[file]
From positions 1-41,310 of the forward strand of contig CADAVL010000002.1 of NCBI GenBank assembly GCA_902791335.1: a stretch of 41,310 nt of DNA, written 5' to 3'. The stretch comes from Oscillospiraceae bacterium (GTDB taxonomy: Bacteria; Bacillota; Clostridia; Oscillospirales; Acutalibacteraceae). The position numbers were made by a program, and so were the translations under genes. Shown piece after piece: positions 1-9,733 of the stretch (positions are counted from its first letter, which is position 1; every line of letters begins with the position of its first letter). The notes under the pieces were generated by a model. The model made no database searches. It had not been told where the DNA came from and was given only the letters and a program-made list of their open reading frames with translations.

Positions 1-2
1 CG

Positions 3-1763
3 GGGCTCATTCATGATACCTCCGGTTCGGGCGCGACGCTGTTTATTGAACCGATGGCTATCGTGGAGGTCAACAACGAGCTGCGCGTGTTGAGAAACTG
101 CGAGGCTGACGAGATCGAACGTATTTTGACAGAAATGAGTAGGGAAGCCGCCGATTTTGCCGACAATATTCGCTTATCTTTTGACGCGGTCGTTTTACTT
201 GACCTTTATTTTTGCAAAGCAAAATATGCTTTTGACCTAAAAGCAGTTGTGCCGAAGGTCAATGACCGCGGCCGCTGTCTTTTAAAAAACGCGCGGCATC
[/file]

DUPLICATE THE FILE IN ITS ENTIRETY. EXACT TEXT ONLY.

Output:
From positions 1-41,310 of the forward strand of contig CADAVL010000002.1 of NCBI GenBank assembly GCA_902791335.1: a stretch of 41,310 nt of DNA, written 5' to 3'. The stretch comes from Oscillospiraceae bacterium (GTDB taxonomy: Bacteria; Bacillota; Clostridia; Oscillospirales; Acutalibacteraceae). The position numbers were made by a program, and so were the translations under genes. Shown piece after piece: positions 1-9,733 of the stretch (positions are counted from its first letter, which is position 1; every line of letters begins with the position of its first letter). The notes under the pieces were generated by a model. The model made no database searches. It had not been told where the DNA came from and was given only the letters and a program-made list of their open reading frames with translations.

Positions 1-2
1 CG

Positions 3-1763
3 GGGCTCATTCATGATACCTCCGGTTCGGGCGCGACGCTGTTTATTGAACCGATGGCTATCGTGGAGGTCAACAACGAGCTGCGCGTGTTGAGAAACTG
101 CGAGGCTGACGAGATCGAACGTATTTTGACAGAAATGAGTAGGGAAGCCGCCGATTTTGCCGACAATATTCGCTTATCTTTTGACGCGGTCGTTTTACTT
201 GACCTTTATTTTTGCAAAGCAAAATATGCTTTTGACCTAAAAGCAGTTGTGCCGAAGGTCAATGACCGCGGCCGCTGTCTTTTAAAAAACGCGCGGCATC